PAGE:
A Canadian mining company has appeared to move forward on exploring mining possibilities in Colombia's biodiverse Putumayo department, raising questions about the progressive government of Gustavo Petro and Francia Márquez, who won power by promising environmental protection. Natalia Torres Garzon reports. Photos by Antonio Cascio.
After being displaced more than 60 years ago to make way for damming the Zambezi River, the basilwizi people—now known as either the BaTonga or the Korekore—have neither water to drink nor with which to grow crops. Further, they have no easy access to the dam known as Lake Kariba, so they can fish. Thulani Mpofu reports from Zimbabwe.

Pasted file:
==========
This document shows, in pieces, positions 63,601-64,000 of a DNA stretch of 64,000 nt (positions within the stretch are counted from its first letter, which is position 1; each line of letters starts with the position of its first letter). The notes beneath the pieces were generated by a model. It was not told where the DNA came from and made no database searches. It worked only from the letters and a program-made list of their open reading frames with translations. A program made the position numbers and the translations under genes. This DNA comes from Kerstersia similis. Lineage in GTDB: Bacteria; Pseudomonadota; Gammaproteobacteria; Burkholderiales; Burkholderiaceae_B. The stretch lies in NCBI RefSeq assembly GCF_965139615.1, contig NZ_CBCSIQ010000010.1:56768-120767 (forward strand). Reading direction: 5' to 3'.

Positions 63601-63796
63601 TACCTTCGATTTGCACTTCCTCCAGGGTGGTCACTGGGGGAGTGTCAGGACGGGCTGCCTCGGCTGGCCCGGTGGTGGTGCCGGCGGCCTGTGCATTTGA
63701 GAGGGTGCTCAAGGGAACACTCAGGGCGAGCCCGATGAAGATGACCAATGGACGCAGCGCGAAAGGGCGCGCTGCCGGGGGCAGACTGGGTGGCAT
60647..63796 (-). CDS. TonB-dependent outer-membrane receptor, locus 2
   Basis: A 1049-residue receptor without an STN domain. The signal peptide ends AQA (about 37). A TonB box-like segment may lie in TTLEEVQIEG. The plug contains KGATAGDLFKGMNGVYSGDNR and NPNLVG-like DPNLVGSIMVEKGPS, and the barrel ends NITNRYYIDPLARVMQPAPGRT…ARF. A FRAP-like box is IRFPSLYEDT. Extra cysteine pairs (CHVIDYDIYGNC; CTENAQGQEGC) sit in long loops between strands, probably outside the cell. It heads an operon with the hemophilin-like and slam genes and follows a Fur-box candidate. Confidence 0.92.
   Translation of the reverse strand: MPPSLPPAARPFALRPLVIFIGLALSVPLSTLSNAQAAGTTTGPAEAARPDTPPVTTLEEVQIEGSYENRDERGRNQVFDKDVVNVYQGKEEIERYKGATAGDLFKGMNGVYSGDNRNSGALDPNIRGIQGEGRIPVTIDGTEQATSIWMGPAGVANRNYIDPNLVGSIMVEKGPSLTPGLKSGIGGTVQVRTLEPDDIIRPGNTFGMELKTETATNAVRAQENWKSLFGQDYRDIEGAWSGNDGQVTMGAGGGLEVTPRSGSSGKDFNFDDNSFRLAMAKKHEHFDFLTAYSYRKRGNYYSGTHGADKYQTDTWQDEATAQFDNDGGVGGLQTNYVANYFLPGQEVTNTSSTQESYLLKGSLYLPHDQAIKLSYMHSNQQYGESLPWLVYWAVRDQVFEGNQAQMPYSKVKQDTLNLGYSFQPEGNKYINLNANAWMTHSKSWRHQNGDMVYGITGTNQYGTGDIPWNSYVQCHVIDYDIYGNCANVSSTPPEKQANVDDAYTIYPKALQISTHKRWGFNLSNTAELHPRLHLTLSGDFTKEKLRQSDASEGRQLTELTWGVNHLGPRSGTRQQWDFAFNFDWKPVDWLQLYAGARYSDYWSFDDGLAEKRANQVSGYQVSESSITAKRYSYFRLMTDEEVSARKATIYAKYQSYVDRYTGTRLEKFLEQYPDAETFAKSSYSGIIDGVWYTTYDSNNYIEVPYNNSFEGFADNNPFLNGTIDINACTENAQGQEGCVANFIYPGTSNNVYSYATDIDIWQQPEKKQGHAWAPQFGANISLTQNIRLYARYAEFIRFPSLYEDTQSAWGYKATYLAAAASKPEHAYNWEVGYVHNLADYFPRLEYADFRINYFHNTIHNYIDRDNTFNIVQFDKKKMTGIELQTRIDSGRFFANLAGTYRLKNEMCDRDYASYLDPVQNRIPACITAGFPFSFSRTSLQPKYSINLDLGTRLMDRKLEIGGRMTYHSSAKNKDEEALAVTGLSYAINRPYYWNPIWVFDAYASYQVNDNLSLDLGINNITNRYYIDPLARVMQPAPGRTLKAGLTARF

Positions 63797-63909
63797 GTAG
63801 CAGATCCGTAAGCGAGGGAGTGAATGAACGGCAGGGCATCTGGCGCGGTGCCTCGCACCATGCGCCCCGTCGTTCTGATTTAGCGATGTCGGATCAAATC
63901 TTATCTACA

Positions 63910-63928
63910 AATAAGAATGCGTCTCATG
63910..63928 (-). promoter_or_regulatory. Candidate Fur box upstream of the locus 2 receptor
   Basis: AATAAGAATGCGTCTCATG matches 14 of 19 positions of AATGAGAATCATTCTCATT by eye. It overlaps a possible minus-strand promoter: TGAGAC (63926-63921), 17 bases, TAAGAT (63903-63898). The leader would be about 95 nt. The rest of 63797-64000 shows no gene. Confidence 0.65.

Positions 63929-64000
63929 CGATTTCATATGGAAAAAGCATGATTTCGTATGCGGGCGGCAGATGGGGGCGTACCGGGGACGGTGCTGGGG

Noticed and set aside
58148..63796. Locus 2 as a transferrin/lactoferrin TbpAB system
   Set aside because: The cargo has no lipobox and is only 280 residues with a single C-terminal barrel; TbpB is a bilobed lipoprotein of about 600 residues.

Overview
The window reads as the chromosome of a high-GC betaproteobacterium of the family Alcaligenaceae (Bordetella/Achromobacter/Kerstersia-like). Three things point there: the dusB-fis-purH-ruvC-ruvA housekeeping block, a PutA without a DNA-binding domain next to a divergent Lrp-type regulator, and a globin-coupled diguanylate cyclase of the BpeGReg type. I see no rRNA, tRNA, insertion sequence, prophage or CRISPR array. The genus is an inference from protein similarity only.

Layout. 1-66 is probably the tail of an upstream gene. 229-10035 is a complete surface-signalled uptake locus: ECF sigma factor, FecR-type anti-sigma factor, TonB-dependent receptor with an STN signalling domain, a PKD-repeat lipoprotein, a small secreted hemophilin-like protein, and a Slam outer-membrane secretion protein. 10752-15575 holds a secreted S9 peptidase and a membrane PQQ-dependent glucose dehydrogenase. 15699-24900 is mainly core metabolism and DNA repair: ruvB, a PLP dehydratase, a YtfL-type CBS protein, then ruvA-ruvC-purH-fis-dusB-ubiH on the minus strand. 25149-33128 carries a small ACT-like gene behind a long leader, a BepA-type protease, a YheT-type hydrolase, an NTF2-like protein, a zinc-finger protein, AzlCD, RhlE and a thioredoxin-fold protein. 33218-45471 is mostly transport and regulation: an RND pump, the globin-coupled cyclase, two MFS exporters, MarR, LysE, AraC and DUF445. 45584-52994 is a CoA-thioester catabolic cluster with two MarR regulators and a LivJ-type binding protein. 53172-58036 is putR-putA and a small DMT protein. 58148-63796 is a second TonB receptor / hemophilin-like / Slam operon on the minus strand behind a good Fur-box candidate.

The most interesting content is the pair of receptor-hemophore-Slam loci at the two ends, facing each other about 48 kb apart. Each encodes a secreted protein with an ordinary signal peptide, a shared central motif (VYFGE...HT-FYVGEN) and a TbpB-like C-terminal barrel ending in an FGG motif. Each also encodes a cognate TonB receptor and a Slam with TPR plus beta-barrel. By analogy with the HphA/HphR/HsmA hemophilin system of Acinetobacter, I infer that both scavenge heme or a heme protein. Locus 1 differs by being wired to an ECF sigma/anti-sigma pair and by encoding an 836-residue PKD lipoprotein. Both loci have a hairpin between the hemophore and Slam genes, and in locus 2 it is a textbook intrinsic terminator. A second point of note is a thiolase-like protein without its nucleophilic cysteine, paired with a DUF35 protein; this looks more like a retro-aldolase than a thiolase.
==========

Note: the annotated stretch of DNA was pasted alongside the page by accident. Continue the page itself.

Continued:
Two months after the coup against Peru’s democratically-elected president, Pedro Castillo, Canada is providing key support for a government responsible for the deaths of 58 civilians, as of February 6, 2023. Camila Escalante reports for the Canada Files.
For the first time in Brazilian history, representatives from Indigenous communities have been placed in positions of power. They told Natalia Torres Garzon respecting Indigenous territory is essential to protecting the environment. This comes after thousands of acres of Indigenous lands were seized during the term of former President Jair Bolsonaro.
African-led anti-imperialist organization Black Alliance for Peace (BAP) has referred to the Biden administration's U.S.-Africa Leaders Summit as a "Meeting of Uncle Tom and Uncle Sam." Meanwhile, a Bill Gates-backed startup bought a $150 million stake in a Zambian copper deposit. TF editor Julie Varughese reports.
Journalist Linda Farthing and attorney Thomas Becker’s 306-page book evaluates the balance of class forces that led to the 2019 coup, as well as the anti-imperialist forces who were ultimately able to repel it and seize political power again in the plurinational state of 11.4 million, writes Danny Shaw in a review.